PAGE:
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Divorce should ideally mark a clear split. However, most divorce cases are never clear breaks. If you share a child with your ex, you will certainly interact with them from time to time. The same is true when there is an active spousal support order.

Spousal support, or alimony as it is commonly known, is intended to help the receiving party cope with the financial downturn that is occasioned by the divorce. Ideally, spousal support is meant to give the receiving party financial footing through skill acquisition and job training and/or experience. However, like child support, spousal support can be modified based on the following circumstances:

When there is a change in either party’s income

If you lose your job or income source and, thus, a significant change in your income, you may petition the court to modify the existing spousal support. Likewise, if the receiving party experiences a significant pay rise, they may not need the same amount of help to maintain their pre-divorce living standard. For this reason, you may petition the court for a review of the current order. However, you may not intentionally quit your job to avoid paying spousal support.


How to ask your spouse for a divorce

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Whether you approach the situation with a, “Hey honey, I think we should divorce, or “I’m through with you. This marriage is over,” telling your spouse that you want to divorce won’t be easy.

The following tips might help if you are wondering where to begin:

Choose your moment carefully

Be considerate when picking a moment. Straight after your spouse has returned from someone’s funeral or the day before they have a big exam is not the right time. Nor are events such as your child’s birthday. Once you have this conversation, your spouse will struggle to think about much else for at least a few days, so pick a time when they have a clear schedule ahead.


Is birdnesting custody a good idea?

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When a marriage or relationship ends in divorce, sometimes the thought of two homes and empty arguments over who gets which days with the kids can seem overwhelming. Fortunately, there is an alternative: birdnesting.

In this arrangement, children stay put in the family home while one parent rotates out to accommodate the time between both parents. Instead of upheaval and resentment, this situation can create a respite for all parties involved.

Benefits and drawbacks of birdnesting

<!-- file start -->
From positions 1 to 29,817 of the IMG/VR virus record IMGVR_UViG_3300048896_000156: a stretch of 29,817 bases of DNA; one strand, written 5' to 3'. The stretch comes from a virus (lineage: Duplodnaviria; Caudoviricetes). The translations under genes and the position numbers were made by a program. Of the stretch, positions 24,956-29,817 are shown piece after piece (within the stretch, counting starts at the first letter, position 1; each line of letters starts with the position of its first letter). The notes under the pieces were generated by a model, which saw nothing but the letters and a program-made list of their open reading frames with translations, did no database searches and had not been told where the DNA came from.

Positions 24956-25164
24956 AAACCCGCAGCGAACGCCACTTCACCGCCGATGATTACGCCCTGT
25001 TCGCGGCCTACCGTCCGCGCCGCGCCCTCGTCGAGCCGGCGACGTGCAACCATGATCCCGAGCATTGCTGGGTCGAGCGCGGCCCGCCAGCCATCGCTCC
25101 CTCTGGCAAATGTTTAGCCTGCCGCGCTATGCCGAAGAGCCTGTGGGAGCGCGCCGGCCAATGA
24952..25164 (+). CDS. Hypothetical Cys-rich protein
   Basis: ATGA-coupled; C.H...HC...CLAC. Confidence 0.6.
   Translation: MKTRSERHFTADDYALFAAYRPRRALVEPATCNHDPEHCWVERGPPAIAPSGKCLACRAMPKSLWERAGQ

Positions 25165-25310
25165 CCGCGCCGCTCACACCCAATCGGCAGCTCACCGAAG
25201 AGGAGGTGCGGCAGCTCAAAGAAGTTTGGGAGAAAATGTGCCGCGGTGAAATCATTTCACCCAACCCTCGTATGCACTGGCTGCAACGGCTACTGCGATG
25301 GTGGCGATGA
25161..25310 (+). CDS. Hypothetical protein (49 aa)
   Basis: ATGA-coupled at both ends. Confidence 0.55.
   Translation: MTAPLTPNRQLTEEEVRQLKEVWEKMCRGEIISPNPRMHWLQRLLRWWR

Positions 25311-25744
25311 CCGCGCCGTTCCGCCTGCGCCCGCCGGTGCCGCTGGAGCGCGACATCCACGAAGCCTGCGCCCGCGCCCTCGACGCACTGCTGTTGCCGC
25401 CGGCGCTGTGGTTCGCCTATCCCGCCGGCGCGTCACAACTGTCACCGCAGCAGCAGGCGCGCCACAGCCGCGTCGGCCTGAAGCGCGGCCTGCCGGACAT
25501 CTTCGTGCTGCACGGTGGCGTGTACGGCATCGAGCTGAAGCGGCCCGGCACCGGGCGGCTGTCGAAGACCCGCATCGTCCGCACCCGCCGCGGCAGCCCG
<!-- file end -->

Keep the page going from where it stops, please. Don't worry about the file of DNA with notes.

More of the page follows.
The idea behind birdnesting is to provide stability for the children by allowing them to remain in the family home and maintain their routine. This way, the children don't have to adjust to a new environment or be uprooted from their familiar surroundings. It also allows them to spend time with both parents in one place without switching between households.


Could a job loss lead to divorce?

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Divorce happens for many different reasons, and every couple’s case is unique. It could be something simple, like discovering that your spouse was having an affair. But it could also be something more complex, like getting married too young and then drifting apart over time as your brain continues to develop and you change as a person.

One thing that people often note as a reason for divorce is job loss. In fact, studies have found a correlation. Those who lose their job see an increase in the odds that they will also end up getting divorced. This doesn’t guarantee it, of course, but simply means that it is more likely for someone who suddenly becomes unemployed.

Why does this happen?

The big reason that this happens is simply that a marriage is likely to be more stable when there is financial security. If the couple can make ends meet and pay other bills easily, it removes a lot of potential stress from the relationship. When someone loses their job, it calls this stability into question and it creates a lot of financial stress. That can take a toll on the relationship.


When all reconciliation attempts fail, a couple might have no choice but to divorce. This is a tough undertaking – both financially and emotionally.

Divorce comes with several elephants in the room. One of these involves untangling the couple’s finances. Long before the subjects of child and spousal support come up, you will need to prepare your finances for life after the divorce.

While each divorce is unique, the following tips can help you prep your finances for your impending divorce:

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